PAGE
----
We don’t have a lot of traffic on most servers, so taking the webserver down for a minute is fine. I put everything in a script at /usr/local/bin/letsencrypt so it’s easier to invoke:

```bash #!/bin/bash service nginx stop docker run -it --rm -p 443:443 -p 80:80 --name letsencrypt \ -v "/etc/letsencrypt:/etc/letsencrypt" \ -v "/var/lib/letsencrypt:/var/lib/letsencrypt" \ -v "/var/log/letsencrypt:/var/log/letsencrypt" \ [email protected] service nginx start ```
This script takes down and restarts Nginx, but I also have versions for HAProxy, Apache, and other setups on the relevant servers. YMMV.

The first thing to do after setting this up is to decide what domains you want a certificate for. I made the mistake of issuing a few certificates before I nailed it down, and the clutter is annoying. Once you’ve got a list, choose which one should be the name of the certificate. LE will create a single certificate for all these domains, but it will name it as the first one. This will also be important when renewing. Pick a first domain and stick with it.

Then prepare a comma-separated list in a text editor somewhere, ready for copy-and-paste. That saves a lot of time and uncertainty. Again, I say that because I made this mistake on the first deploy. So I learned!

$ letsencrypt auth

Once first run, there are a couple screens that need to be completed, like approving the T&Cs and providing an email address for recovery. Then you get to the interesting part:

![LE asks for the domain list](/content/images/2015/12/letsencrypt-client-domains-prompt.png)
It says that the domains may be space-separated, but that didn't work for me. Comma-separated worked fine.

Just copy-paste the prepared string of domains, hit enter, and waaaait. The domain verification process takes time. Sometimes, with more than a few domains, it will fail to verify some domains, which will fail the entire thing. Retry. Often this is a temporary failure. If it fails consistently, you’ve got an issue. Check spelling and DNS. Re-read the Prologue and documentation for details on DV.

Server configuration

At this point we’ve got certificates. Where? Here: /etc/letsencrypt. More specifically, the only folder in there you want is /etc/letsencrypt/live/. This is helpfully generated by the LE client and contains symlinks pointing to the latest certificates and related files, so once you’ve configured your server to point at these “live” certificates, you won’t have to change the paths again.

This is where the “first domain is the name of the certificate” thing comes in. In the case of one of our servers, the main domain for this server is So the certificates live in /etc/letsencrypt/live/

There are several files in there. The documentation helpfully points to what file should be used with what directive for Apache and Nginx.

```nginx server { listen 443 ssl http2; server_name; add_header Alternate-Protocol 443:npn-spdy/2; include; location / { # ... } } server { listen 80; server_name _; return 301 https://$host$request_uri; } ```
This config also enables HTTP/2 support. HTTP/2 makes websites faster. CloudFlare recently enabled HTTP/2 for all of their customers. You should probably do this, too. Also consider using CloudFlare. They're pretty rad.

The top server block is a sample of how to transform existing HTTP server blocks into HTTPS ones. The server block at the bottom catches all plain-HTTP requests and permanently redirects them to the HTTPS version. When doing the initial set up, it’s a good idea to use a 302 redirect instead, only switching over when you’re content with it all.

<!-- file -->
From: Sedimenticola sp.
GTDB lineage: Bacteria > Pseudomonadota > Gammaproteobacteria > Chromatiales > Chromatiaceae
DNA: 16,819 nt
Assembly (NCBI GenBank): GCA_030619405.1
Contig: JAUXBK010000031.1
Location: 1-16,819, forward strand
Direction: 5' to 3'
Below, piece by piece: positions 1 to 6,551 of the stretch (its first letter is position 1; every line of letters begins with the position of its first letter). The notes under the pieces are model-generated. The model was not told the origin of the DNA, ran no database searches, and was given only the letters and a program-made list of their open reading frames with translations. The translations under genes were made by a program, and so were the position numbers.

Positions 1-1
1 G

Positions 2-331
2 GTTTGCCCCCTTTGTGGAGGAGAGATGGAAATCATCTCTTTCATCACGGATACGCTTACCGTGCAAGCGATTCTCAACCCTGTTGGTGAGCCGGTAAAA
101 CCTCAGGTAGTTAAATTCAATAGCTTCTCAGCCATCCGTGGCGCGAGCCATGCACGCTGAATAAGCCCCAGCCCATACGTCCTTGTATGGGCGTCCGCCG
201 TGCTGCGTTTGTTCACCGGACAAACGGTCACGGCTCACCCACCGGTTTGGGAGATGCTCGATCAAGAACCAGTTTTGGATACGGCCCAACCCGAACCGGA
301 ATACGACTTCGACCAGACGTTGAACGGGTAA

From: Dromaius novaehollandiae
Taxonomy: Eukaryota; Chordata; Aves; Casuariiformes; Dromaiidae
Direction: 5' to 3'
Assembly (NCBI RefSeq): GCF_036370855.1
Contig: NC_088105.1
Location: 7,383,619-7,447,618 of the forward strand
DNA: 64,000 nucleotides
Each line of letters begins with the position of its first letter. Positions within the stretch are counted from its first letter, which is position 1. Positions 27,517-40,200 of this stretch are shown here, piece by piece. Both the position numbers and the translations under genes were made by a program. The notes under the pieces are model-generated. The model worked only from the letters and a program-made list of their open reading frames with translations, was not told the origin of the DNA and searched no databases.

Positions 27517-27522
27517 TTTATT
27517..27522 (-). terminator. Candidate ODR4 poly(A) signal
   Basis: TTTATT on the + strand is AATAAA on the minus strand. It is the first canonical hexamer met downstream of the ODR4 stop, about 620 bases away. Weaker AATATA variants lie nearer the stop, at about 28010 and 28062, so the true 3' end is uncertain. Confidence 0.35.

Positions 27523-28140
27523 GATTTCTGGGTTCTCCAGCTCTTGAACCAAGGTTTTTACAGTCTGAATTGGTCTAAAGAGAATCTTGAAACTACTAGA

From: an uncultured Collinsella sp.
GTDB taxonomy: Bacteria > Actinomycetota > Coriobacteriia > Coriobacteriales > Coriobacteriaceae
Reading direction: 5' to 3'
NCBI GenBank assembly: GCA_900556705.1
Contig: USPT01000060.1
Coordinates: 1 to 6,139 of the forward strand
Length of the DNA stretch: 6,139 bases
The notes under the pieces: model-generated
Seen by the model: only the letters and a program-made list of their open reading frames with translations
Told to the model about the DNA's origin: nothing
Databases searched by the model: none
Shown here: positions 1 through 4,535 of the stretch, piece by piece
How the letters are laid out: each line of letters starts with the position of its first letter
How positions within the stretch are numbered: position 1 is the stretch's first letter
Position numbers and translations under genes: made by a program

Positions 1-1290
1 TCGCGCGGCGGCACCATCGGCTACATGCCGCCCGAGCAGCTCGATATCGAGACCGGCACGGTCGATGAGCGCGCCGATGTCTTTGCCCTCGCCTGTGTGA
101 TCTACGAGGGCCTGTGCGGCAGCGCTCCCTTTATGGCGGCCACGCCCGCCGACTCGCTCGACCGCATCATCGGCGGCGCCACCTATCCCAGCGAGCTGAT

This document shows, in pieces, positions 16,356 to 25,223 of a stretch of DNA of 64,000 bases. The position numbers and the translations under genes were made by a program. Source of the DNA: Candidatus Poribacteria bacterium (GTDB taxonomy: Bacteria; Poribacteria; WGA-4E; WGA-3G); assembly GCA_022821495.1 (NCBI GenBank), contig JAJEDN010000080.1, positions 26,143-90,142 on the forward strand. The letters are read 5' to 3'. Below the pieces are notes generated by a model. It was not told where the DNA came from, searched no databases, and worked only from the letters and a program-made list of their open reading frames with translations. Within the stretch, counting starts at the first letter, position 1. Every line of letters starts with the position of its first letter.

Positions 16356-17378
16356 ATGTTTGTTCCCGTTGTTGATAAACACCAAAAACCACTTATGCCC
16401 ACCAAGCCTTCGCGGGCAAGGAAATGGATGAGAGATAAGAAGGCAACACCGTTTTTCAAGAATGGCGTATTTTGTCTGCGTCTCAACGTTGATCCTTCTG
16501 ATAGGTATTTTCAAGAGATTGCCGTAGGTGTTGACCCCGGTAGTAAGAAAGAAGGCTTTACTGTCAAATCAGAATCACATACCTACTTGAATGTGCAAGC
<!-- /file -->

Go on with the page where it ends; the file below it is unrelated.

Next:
The file (separated out for clarity and so multiple server blocks all can use the same thing) contains, predictably, the SSL configuration:

ssl on;
ssl_certificate /etc/letsencrypt/live/{certificate name}/fullchain.pem;
ssl_certificate_key /etc/letsencrypt/live/{certificate name}/privkey.pem;

ssl_session_timeout 5m;

ssl_protocols TLSv1 TLSv1.1 TLSv1.2;
ssl_prefer_server_ciphers on;

This is all pretty straightforward. The big list of ciphers is taken from Mozilla’s Security guidelines for their own servers. (If it’s good for Mozilla, it’s good enough for us, right?) It comes in three flavours: Modern, Intermediate, and Old. Don’t use Old unless you really need to. In an ideal world, we should all use the Modern list, but unfortunately we have clients with older somewhat browsers and the Intermediate list is safest.

        # ...
        ssl-default-bind-options no-sslv3
        tune.ssl.default-dh-param 2048

        mode    http
        # ...

frontend www-https
        bind ssl crt /etc/letsencrypt/live/{certname}/haproxycert.pem
        reqadd X-Forwarded-Proto:\ https
        reqadd X-Forwarded-Port:\ 443
        default_backend www-backend

backend www-backend
        server www-1 localhost:80 check

This is a HAProxy config for one of our servers. This is a hybrid HAProxy-Nginx setup (Nginx config not shown), but it should be a good base for straight HAProxy setups, or other kinds of hybrid setups. The key point with HAProxy is it requires the fullchain.pem to be concatenated to the privkey.pem (in that order) into one file: that’s the config’s haproxycert.pem file.

Someone has asked how to set up LE certificates on cPanel. While I don’t have cPanel experience, and we don’t use cPanel-based hosting anywhere at McKay, this thread indicates the CABUNDLE file needs to be extracted from the fullchain.pem, it’s the second certificate in that file. To get the certificates you can either use or use LE in manual mode. There may be an automated way to set up LE within the cPanel GUI in the future.

Renewing certificates

If you’ve forgotten, right at the beginning this article states:

LE certificates expire after 90 days.

It is therefore necessary to renew certificates before that occurs. We do that on the first day of every month. This gives us two months to notice the certificate hasn’t updated, with an automatic retry at the halfway point. Do not renew right before the deadline. That’s a surefire way to mess something up and have your clients see big bad warnings.

This is a script that’s at /usr/local/bin/letsencrypt-renew on every machine with an LE setup:

```bash #!/bin/bash base="" letsencrypt auth \ --renew-by-default \ --text \ --agree-tos \ -d $base \ -d home.$base \ -d blog.$base service nginx reload ```
Obviously the -d ... lines and the $base variable are different for every server.

For HAProxy setups, the service line at the bottom is changed to the relevant one, and preceded by this, to regenerate the haproxycert.pem combined file:

cd "/etc/letsencrypt/live/{certificate name}"
cat fullchain.pem privkey.pem > haproxycert.pem

Then all that’s needed is to add an entry to the Crontab, with $ crontab -e:

@monthly       /usr/local/bin/letsencrypt-renew

And we’re done. Rinse, test, repeat on every server as needed, apply conditioner enjoy.